Securing Our Worlds: Physical, Digital, Social


This project will form an interdisciplinary, multicenter organization focused on finding solutions to otherwise unsolved problems related to safe and secure physical, digital and social environments — ultimately creating more secure and resilient communities. The principal investigator is Perry Alexander, AT&T Foundation Distinguished Professor of Electrical Engineering & Computer Science and director of the Institute for Information Sciences. He is joined by faculty colleagues in engineering, philosophy, history and journalism.

Project Goals

Strengthen existing cybersecurity, remote sensing, communications, and scientific computing research groups while broadening our presence in social sciences. Investments in these areas build upon existing relationships and people successful in building national research programs.

Add faculty in strategic areas leveraging existing strengths while creating new capabilities. We will add professional research staff — research faculty and postdocs — to supplement our tenure-track faculty. Our hiring targets for tenure-track faculty include machine learning and AI, network and systems security, and radar system engineering. Targets for research staff will solidify as we make tenure-track hires.

The Center for Cyber-Social Dynamics will be an I2S center focusing on societal impacts of computing with emphasis on security. The CCSD will complement our existing centers and be led by John Symons, professor of philosophy. The CCSD will bring together KU researchers from the Center for Russian, East European & Eurasian Studies (CREES), psychology, journalism, social sciences and the humanities. Key to success is integrating with existing remote sensing, communications and cybersecurity researchers.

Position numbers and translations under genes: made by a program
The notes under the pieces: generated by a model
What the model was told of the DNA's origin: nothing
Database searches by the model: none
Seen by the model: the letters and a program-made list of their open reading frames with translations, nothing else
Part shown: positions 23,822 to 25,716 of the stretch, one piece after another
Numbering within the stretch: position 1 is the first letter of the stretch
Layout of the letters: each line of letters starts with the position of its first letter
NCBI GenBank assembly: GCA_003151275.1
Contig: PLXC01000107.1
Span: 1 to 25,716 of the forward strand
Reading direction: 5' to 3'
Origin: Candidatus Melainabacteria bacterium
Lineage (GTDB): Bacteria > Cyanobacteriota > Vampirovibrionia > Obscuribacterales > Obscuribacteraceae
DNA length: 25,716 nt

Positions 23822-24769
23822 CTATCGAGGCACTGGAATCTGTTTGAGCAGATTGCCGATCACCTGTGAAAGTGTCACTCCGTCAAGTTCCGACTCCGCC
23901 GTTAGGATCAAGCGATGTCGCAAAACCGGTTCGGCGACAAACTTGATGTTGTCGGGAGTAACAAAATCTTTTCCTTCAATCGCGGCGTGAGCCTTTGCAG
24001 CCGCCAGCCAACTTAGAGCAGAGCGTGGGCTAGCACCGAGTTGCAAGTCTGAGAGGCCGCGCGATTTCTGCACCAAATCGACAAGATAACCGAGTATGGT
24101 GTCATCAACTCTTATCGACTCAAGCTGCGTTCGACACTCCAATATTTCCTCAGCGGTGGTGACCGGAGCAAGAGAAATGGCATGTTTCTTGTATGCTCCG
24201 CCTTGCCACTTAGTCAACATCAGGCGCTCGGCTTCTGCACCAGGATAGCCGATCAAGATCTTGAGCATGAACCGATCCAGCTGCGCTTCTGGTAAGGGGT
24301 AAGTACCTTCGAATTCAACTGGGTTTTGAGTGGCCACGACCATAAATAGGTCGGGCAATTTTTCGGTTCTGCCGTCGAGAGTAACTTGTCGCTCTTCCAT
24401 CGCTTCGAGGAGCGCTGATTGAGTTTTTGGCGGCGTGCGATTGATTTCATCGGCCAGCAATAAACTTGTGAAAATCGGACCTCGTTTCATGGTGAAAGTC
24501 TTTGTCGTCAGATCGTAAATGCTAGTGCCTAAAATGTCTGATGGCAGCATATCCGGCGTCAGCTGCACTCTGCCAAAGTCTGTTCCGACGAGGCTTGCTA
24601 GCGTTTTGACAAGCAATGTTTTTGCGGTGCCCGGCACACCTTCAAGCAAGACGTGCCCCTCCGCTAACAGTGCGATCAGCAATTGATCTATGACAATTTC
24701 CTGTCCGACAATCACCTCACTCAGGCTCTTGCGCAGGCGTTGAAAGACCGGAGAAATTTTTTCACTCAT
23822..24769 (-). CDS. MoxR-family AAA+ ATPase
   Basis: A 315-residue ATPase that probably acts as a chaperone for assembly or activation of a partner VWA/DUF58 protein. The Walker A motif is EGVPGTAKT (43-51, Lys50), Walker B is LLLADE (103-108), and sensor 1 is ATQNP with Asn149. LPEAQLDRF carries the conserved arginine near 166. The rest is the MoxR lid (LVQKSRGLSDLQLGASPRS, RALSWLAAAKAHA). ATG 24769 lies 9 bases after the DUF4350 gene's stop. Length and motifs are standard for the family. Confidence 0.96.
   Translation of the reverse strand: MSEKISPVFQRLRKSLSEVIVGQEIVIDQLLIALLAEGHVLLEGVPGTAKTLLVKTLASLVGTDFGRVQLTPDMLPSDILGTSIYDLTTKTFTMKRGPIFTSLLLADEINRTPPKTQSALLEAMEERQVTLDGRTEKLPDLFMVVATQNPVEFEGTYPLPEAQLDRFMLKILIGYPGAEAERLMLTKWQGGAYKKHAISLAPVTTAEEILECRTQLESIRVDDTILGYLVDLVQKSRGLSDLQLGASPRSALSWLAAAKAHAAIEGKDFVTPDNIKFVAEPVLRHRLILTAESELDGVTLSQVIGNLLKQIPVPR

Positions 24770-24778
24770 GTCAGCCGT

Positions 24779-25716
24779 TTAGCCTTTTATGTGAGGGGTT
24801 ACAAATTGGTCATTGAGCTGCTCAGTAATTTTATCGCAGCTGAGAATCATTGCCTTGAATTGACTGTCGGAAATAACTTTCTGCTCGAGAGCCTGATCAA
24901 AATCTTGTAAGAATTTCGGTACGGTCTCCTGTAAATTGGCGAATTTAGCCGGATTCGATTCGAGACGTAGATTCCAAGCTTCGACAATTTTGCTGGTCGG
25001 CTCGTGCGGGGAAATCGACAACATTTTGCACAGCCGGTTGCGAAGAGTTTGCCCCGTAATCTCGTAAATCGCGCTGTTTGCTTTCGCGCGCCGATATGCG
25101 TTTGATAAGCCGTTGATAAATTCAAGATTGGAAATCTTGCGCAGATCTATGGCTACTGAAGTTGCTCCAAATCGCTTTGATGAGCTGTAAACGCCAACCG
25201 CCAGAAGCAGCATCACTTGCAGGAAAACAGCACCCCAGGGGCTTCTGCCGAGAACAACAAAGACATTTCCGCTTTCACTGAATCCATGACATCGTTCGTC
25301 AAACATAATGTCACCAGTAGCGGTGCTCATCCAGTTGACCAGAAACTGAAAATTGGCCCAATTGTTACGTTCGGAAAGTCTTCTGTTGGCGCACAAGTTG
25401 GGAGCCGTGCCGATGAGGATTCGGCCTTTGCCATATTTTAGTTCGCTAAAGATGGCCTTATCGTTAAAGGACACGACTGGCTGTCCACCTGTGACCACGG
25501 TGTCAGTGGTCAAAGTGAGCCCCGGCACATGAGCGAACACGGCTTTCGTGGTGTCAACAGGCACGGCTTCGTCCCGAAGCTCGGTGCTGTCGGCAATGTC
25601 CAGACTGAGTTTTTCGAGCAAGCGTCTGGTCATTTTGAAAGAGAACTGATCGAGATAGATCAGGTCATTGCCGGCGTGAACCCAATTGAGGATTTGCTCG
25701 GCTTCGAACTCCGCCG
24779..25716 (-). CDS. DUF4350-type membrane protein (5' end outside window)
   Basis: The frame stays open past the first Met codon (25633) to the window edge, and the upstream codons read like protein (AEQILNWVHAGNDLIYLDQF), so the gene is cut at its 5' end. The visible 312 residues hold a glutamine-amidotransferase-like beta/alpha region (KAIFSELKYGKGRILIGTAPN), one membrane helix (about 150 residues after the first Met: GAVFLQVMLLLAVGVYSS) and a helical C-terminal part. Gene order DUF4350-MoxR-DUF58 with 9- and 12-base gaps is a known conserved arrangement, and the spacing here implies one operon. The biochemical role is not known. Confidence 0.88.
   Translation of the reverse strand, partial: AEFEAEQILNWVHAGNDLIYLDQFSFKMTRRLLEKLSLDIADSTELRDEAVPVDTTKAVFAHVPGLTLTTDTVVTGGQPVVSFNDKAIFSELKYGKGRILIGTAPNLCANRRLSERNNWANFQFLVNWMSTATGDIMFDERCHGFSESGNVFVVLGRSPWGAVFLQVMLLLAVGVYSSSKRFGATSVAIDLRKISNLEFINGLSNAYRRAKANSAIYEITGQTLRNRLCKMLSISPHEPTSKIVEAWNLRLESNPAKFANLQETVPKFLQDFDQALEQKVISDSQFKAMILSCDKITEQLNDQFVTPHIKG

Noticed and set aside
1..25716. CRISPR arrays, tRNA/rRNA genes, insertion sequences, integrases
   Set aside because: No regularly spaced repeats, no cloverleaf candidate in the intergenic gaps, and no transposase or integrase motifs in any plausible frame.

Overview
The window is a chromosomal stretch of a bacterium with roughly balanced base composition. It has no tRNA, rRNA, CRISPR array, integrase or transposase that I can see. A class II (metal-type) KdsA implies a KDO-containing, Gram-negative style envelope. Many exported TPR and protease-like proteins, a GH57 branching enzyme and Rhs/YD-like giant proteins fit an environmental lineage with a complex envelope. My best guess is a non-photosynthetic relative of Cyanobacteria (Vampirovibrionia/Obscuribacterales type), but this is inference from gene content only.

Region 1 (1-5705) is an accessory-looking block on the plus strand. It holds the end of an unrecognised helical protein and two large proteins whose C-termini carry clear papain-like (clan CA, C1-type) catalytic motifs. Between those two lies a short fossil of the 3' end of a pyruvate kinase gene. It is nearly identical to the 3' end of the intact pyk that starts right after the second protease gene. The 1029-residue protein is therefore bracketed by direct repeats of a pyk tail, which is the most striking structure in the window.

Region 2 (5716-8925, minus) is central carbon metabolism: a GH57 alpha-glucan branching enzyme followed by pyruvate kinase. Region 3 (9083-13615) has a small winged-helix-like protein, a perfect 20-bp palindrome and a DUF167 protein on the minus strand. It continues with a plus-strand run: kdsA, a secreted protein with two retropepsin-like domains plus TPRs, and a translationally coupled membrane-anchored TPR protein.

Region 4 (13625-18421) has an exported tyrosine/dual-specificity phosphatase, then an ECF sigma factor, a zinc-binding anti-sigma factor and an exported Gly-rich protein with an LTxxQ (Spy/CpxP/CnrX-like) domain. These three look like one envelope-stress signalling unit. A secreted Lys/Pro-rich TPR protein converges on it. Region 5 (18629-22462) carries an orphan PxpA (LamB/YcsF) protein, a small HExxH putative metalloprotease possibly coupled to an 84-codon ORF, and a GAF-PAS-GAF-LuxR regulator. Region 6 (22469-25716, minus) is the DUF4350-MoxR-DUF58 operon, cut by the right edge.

We will hire tenure-track faculty in support of the new center as well as postdoctoral researchers and research faculty in a manner similar to our existing centers. Particular focus will be on interdisciplinary collaboration among center researchers. Hiring committees will represent a cross section of our research areas. We believe hiring research professionals in all our centers will lead to an inclusive, collaborative research culture for our staff.

The Institute for Information Sciences has developed long-term relationships through experience working with the Department of Defense community. We have received funding from the Air Force Research Lab, Army Research Lab, National Security Agency, Defense Advanced Research Projects Agency, Office of Naval Research, MITRE Corporation, Battelle Memorial Trust, Naval Sea Systems Command, Naval Research Lab, Sandia National Labs, Intelligence Advanced Research Projects Agency, and the Kansas City National Security Campus, among others.

We will use our relationships to expand the numbers of investigators working with the Department of Defense, include research staff in larger grants, and expand into areas like social science where we have thus far been unable to work. We will initiate a multidisciplinary junior faculty mentoring program where we discuss building a research portfolio. Finally, we will continue working with Lewis-Burke to cultivate new relationships.